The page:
I might have included Alexis Wright’s Carpentaria, because there’s nothing else like it in Australian literature, as far as I know. And if the discussion had extended to poets then I might have mentioned a few more names, and then there’s playwrights (Dorothy Hewett?) and journalists (Garner again?) and children’s books (The Magic Pudding, Blinky Bill, Snugglepot and Cuddlepie: a few others). But I think you’ve done a fine job. “Character[s] in extremis” is a good phrase, and the only major additions I can think of, to your list, off the top of my head are writers who spent most of their time overseas and “lost the opportunity to shape the contemporary Australian literary tradition” in person — Christina Stead, for example, and Robert Hughes.


    • Oops, fancy forgetting Christina Stead and Robert Hughes! It was just a case of their books lurking somewhere none-too-visible on my shelves when I was prowling around trying to choose! This holidays, I’m scheduling a long overdue tidy-up…


    • Yes, DKS, I thought the same re Carpentaria … but one could go on. I could also be provocative and throw in Eve Langley. So unusual … and fascinating for her time (for any time really).


      • Yes, Carpentaria should have been on the list, I loved the structure of that book – like a spiral, like waves curling around on each other as if in a rip.
        Eve Langley – did she write anything else besides The Pea Pickers?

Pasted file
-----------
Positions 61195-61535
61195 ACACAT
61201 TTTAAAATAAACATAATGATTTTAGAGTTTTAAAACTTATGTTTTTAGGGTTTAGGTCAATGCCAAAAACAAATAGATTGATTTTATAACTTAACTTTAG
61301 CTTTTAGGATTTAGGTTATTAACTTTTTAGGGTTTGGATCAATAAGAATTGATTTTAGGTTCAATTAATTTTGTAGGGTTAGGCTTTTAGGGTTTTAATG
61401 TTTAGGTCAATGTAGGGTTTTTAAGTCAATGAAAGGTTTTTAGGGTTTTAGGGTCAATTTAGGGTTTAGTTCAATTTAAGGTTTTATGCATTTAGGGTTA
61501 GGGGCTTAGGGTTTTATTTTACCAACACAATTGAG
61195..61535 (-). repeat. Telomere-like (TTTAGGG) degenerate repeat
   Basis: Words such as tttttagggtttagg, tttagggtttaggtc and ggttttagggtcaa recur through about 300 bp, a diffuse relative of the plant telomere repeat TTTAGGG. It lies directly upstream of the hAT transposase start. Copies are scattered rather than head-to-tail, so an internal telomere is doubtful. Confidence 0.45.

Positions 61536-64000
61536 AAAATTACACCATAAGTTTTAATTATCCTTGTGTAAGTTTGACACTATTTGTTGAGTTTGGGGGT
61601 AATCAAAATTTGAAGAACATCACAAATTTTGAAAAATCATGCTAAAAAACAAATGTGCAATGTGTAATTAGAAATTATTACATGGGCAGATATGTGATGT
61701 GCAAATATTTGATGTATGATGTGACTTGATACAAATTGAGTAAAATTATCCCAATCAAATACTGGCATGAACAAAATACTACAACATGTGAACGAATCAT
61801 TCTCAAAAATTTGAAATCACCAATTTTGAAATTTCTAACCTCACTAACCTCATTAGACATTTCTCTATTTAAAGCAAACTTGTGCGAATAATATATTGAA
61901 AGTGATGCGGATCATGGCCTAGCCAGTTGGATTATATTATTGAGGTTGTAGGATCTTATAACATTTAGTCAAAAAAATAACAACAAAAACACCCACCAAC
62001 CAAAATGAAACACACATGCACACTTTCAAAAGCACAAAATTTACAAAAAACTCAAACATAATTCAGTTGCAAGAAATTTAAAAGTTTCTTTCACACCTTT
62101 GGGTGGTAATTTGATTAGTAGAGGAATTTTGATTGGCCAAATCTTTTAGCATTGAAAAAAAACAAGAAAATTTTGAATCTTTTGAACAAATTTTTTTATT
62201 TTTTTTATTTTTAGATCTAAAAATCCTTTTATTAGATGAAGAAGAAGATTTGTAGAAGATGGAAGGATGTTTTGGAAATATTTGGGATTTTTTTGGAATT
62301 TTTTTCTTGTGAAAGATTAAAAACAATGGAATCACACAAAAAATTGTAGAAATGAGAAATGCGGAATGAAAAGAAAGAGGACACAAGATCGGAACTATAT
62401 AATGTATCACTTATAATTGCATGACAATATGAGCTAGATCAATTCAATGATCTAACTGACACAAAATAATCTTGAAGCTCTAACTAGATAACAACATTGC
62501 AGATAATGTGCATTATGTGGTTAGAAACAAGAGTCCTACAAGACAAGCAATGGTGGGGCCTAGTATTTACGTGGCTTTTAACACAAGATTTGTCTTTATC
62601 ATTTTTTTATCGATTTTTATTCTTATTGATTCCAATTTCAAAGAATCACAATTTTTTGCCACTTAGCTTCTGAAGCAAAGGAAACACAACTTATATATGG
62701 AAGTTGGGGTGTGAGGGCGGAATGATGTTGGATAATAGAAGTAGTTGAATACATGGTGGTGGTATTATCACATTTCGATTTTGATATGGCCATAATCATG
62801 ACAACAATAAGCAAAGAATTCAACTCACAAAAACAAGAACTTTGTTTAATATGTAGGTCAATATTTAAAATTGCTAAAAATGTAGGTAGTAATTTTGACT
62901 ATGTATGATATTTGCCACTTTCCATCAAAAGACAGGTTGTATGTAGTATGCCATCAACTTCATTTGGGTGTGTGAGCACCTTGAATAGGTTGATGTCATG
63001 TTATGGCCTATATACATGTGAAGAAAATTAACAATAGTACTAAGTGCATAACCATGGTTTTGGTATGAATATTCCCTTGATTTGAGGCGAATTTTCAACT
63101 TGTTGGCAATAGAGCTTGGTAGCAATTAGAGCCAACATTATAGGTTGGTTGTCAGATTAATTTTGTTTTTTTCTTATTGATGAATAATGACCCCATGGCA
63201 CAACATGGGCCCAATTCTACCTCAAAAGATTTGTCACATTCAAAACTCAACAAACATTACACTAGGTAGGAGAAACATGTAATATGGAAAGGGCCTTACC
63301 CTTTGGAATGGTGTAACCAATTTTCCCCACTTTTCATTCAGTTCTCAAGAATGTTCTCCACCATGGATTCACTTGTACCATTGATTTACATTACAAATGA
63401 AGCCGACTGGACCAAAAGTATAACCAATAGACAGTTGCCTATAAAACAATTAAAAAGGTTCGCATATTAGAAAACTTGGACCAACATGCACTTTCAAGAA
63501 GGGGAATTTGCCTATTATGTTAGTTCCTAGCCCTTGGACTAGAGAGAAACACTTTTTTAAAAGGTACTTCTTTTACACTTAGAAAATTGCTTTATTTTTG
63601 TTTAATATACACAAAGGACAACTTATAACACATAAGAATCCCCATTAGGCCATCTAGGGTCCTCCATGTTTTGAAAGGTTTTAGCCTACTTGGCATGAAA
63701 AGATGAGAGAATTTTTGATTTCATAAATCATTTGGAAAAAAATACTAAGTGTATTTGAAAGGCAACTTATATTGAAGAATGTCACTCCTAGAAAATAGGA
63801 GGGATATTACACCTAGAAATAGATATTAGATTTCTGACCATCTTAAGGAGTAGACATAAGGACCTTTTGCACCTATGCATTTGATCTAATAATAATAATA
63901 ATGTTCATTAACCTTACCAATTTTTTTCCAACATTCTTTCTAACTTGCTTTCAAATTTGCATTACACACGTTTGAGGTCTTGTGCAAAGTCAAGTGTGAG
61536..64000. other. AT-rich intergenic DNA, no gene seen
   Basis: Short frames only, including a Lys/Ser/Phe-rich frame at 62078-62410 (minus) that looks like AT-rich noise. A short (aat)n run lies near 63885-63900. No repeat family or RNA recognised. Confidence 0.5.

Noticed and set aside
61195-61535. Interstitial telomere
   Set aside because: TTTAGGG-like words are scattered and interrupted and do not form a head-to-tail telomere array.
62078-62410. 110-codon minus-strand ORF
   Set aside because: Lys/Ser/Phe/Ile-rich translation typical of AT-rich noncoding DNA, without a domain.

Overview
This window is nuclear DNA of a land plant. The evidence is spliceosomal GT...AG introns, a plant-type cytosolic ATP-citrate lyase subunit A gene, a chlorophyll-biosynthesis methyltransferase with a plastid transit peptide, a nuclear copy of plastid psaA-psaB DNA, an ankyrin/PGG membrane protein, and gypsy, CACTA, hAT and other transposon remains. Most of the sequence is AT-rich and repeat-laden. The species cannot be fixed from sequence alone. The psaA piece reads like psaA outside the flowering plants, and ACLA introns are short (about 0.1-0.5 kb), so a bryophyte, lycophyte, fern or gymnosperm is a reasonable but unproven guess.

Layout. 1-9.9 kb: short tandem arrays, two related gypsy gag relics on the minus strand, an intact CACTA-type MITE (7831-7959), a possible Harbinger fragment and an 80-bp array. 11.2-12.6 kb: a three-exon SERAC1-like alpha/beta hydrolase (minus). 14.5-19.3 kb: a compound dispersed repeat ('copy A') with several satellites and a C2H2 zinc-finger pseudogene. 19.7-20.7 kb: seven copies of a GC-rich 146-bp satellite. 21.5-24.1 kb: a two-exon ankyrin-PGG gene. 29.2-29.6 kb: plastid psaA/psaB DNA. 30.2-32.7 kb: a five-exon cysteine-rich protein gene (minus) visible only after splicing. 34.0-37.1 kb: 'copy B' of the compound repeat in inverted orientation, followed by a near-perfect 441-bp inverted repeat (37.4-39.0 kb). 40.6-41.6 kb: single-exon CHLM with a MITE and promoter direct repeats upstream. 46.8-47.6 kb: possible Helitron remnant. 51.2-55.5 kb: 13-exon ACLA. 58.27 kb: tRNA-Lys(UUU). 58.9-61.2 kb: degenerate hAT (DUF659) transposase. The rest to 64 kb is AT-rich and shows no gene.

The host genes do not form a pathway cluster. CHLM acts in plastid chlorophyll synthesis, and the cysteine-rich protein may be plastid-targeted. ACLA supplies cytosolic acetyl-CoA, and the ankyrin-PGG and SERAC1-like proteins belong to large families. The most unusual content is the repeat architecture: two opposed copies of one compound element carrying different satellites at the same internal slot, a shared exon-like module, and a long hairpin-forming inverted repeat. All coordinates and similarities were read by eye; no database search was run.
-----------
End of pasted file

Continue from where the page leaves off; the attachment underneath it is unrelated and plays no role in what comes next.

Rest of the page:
• Yes, something called The white topee (or somesuch – check Wikipedia – it’s one of the ones I pretty much wrote – but most of her stuff was unpublished and is in ms form at the Mitchell Library I think (but don’t quote me and I’m too lazy to check right now).


  11. What a great list Lisa.
    As usual, I often feel somewhat ashamed because I don’t seem able to make time to read as many books as I would like. DKS above mentions Dorothy Hewett. Her novel ‘Bobbin up’ tells us much about Australian working class women of the fifties and I remembered being astounded when I discovered it took her a mere eight weeks to write. (As someone who takes a minimum of eight weeks to write a novel, it seems almost incomprehensible)
    Christos Tsiolkas definitely deserves his place on the list for his bravery and Elizabeth Jolley for her inimitable style.
    I could go on and on but perhaps I’d better go and write myself a list of ‘must reads’.


    • Ha ha, I have Fridayitis…I meant to say that I am someone who takes a minimum of twelve months to write a novel and, instead, repeated “eight weeks”


      • Actually, Karen, your mention of Bobbin Up (which I read a loooong time ago and don’t remember very well) might prompt Sue to write a blog post about ‘working-class women’ in Oz Lit – she has a better grasp of writing from that period than I do and is very good at pulling together a theme like that. I’m thinking of Oh Lucky Country by Rosie Cappiello, and The Pea Pickers as well, I’m sure there are others – Ruth Park, Olga Masters – I’m brain-dead tonight and can’t think of others!